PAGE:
The photo above (by Andrew & Heather Hodgson) can be viewed in OdonataMAP here.
Find this species in the FBIS database (Freshwater Biodiversity Information System) here.
Orthetrum rubens – ELUSIVE SKIMMER
Length up to 43mm; Wingspan reaches 66mm.
Both sexes are highly distinctive and easily recognised. The bright maroon colour on the thorax is diagnostic and unique.
Males are most similar to Orthetrum caffrum (Two-striped Skimmer). Both species show a pair of diagonal white stripes on the thorax sides. In Orthetrum rubens the stripes are broad and of uneven width with a black border only along the upper edge. Orthetrum caffrum has narrower stripes that are even in width and with thin black edging along the upper and lower edges. Orthetrum caffrum may also have reddish-brown surfaces on the thorax but this tends to be dull and more brown than red.
Females are even more distinctive than the males and are unlikely to be mistaken for another species.
Click here for more details on identification.
Inhabits open, high altitude seeps, bogs and marshes. Occurs up to 1300m above sea level.
Not much is known about the behaviour of this species. Perches on vegetation above boggy ground and seeps.
On the wing from October to February.
Status and Conservation
Seemingly rare and highly localised. Listed as Endangered in the IUCN Red List of Threatened Species.
Orthetrum rubens is endemic to South Africa where it is restricted to high mountainous terrain in the Cape fold mountains of the Western Cape.
Below is a map showing the distribution of records for Elusive Skimmer in the OdonataMAP database as at February 2020.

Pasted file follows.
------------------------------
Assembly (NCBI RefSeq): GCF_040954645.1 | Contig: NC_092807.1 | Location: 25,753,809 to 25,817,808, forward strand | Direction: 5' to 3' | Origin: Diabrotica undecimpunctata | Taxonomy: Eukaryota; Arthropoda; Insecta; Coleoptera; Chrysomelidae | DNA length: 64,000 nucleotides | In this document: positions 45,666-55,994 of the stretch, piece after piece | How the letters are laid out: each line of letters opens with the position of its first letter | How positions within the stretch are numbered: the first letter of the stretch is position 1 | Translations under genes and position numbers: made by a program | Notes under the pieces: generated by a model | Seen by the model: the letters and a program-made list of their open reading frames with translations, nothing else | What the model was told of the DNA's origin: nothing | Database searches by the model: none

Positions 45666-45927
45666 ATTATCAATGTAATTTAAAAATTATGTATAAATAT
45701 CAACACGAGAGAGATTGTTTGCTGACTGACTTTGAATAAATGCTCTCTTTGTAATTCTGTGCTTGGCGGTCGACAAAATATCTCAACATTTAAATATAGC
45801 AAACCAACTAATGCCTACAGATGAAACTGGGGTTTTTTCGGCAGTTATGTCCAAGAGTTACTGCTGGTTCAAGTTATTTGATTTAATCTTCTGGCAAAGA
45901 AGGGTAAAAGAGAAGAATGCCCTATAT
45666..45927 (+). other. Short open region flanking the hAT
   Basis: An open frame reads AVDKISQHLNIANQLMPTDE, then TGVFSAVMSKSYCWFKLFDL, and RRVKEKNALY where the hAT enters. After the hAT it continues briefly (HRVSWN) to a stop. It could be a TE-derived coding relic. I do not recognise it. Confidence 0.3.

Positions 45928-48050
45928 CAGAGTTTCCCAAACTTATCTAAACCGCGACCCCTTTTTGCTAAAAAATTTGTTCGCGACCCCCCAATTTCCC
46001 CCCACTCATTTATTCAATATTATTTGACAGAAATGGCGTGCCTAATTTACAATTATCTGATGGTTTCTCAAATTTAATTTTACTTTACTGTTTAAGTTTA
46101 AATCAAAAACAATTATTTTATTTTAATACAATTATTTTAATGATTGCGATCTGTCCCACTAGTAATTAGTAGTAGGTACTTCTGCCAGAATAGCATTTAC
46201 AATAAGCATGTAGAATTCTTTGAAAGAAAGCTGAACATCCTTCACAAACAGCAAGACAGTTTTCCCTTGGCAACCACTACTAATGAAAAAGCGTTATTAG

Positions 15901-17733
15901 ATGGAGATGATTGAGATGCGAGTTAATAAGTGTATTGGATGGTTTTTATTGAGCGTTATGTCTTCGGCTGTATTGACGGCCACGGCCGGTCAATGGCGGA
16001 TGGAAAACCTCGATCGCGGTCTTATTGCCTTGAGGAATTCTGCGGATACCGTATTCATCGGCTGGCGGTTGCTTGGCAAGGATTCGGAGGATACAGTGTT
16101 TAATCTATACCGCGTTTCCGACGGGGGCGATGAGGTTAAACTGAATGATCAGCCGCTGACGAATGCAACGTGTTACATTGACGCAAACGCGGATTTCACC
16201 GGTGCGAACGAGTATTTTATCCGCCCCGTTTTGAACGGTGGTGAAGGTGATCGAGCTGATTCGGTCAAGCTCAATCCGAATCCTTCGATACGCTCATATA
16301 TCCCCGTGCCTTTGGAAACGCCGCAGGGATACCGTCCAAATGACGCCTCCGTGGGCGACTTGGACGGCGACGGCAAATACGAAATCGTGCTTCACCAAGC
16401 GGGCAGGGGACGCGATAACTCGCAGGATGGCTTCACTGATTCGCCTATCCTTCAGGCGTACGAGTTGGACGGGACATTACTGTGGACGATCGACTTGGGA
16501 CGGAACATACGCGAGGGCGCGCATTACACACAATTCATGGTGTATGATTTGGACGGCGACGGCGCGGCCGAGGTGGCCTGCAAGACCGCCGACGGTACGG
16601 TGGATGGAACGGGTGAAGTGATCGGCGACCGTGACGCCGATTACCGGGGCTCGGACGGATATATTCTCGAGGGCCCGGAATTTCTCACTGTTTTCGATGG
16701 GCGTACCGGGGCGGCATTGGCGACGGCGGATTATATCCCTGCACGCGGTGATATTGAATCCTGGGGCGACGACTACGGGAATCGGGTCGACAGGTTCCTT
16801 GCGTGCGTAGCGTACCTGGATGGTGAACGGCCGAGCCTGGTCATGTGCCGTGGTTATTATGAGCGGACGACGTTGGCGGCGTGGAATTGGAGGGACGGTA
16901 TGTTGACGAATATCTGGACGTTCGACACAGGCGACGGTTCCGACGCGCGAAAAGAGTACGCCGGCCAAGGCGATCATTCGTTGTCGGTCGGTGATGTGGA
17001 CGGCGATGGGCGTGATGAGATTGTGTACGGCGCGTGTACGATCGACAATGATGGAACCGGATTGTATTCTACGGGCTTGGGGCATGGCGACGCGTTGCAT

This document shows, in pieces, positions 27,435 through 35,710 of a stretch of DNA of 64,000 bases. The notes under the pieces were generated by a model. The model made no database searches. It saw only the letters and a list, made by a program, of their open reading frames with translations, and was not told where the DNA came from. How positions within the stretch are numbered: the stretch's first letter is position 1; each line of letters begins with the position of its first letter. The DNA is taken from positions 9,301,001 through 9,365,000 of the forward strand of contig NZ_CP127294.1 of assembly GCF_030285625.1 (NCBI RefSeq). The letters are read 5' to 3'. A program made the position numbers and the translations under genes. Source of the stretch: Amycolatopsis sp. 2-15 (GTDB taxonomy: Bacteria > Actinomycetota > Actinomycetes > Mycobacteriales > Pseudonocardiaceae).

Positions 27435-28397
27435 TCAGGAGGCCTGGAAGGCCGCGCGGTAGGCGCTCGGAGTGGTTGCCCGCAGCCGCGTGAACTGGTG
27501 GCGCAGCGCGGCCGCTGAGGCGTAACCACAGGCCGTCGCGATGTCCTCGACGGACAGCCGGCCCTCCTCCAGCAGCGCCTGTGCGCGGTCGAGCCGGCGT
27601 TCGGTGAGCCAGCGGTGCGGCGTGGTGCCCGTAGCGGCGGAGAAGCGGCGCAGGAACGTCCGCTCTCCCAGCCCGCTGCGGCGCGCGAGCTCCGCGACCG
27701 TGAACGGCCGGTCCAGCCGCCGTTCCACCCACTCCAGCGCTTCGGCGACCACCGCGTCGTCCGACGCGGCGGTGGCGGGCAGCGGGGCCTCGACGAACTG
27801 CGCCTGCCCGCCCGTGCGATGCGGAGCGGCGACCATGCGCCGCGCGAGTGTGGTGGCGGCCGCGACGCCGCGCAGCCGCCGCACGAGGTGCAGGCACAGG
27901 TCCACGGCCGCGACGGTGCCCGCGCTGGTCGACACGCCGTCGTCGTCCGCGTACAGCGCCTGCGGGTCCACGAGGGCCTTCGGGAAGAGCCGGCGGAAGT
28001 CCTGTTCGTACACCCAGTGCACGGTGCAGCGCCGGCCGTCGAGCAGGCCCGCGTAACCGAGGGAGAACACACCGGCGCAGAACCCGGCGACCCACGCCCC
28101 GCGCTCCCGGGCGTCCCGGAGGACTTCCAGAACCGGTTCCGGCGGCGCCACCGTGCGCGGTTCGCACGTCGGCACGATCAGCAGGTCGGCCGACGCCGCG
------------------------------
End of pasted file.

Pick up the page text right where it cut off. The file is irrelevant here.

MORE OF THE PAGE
The next map below is an imputed map, produced by an interpolation algorithm, which attempts to generate a full distribution map from the partial information in the map above. This map will be improved by the submission of records to the OdonataMAP section of the Virtual Museum.
Ultimately, we will produce a series of maps for all the odonata species in the region. The current algorithm is a new algorithm. The objective is mainly to produce “smoothed” maps that could go into a field guide for odonata. This basic version of the algorithm (as mapped above) does not make use of “explanatory variables” (e.g. altitude, terrain roughness, presence of freshwater — we will be producing maps that take these variables into account soon). Currently, it only makes use of the OdonataMAP records for the species being mapped, as well as all the other records of all other species. The basic maps are “optimistic” and will generally show ranges to be larger than what they probably are.
These maps use the data in the OdonataMAP section of the Virtual Museum, and also the database assembled by the previous JRS funded project, which was led by Professor Michael Samways and Dr KD Dijkstra.